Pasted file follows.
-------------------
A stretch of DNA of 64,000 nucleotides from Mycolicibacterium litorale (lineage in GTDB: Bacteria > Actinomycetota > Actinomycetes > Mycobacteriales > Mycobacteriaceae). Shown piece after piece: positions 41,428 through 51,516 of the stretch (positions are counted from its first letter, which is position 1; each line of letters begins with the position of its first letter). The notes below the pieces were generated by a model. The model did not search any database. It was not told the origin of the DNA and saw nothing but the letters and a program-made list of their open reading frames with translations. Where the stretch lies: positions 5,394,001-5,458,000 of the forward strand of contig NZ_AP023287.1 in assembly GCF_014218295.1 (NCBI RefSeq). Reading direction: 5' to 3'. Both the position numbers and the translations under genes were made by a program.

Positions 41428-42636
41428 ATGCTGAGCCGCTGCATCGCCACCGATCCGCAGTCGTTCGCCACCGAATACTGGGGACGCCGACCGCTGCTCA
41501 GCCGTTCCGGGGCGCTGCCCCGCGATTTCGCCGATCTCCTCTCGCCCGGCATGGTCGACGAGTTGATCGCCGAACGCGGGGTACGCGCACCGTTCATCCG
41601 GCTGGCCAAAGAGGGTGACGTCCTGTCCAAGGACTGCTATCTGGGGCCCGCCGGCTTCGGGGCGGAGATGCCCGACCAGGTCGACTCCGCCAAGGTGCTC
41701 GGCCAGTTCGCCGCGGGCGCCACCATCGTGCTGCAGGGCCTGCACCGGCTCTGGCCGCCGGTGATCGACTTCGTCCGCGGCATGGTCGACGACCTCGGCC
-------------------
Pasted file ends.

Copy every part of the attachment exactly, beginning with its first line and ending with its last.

A stretch of DNA of 64,000 nucleotides from Mycolicibacterium litorale (lineage in GTDB: Bacteria > Actinomycetota > Actinomycetes > Mycobacteriales > Mycobacteriaceae). Shown piece after piece: positions 41,428 through 51,516 of the stretch (positions are counted from its first letter, which is position 1; each line of letters begins with the position of its first letter). The notes below the pieces were generated by a model. The model did not search any database. It was not told the origin of the DNA and saw nothing but the letters and a program-made list of their open reading frames with translations. Where the stretch lies: positions 5,394,001-5,458,000 of the forward strand of contig NZ_AP023287.1 in assembly GCF_014218295.1 (NCBI RefSeq). Reading direction: 5' to 3'. Both the position numbers and the translations under genes were made by a program.

Positions 41428-42636
41428 ATGCTGAGCCGCTGCATCGCCACCGATCCGCAGTCGTTCGCCACCGAATACTGGGGACGCCGACCGCTGCTCA
41501 GCCGTTCCGGGGCGCTGCCCCGCGATTTCGCCGATCTCCTCTCGCCCGGCATGGTCGACGAGTTGATCGCCGAACGCGGGGTACGCGCACCGTTCATCCG
41601 GCTGGCCAAAGAGGGTGACGTCCTGTCCAAGGACTGCTATCTGGGGCCCGCCGGCTTCGGGGCGGAGATGCCCGACCAGGTCGACTCCGCCAAGGTGCTC
41701 GGCCAGTTCGCCGCGGGCGCCACCATCGTGCTGCAGGGCCTGCACCGGCTCTGGCCGCCGGTGATCGACTTCGTCCGCGGCATGGTCGACGACCTCGGCC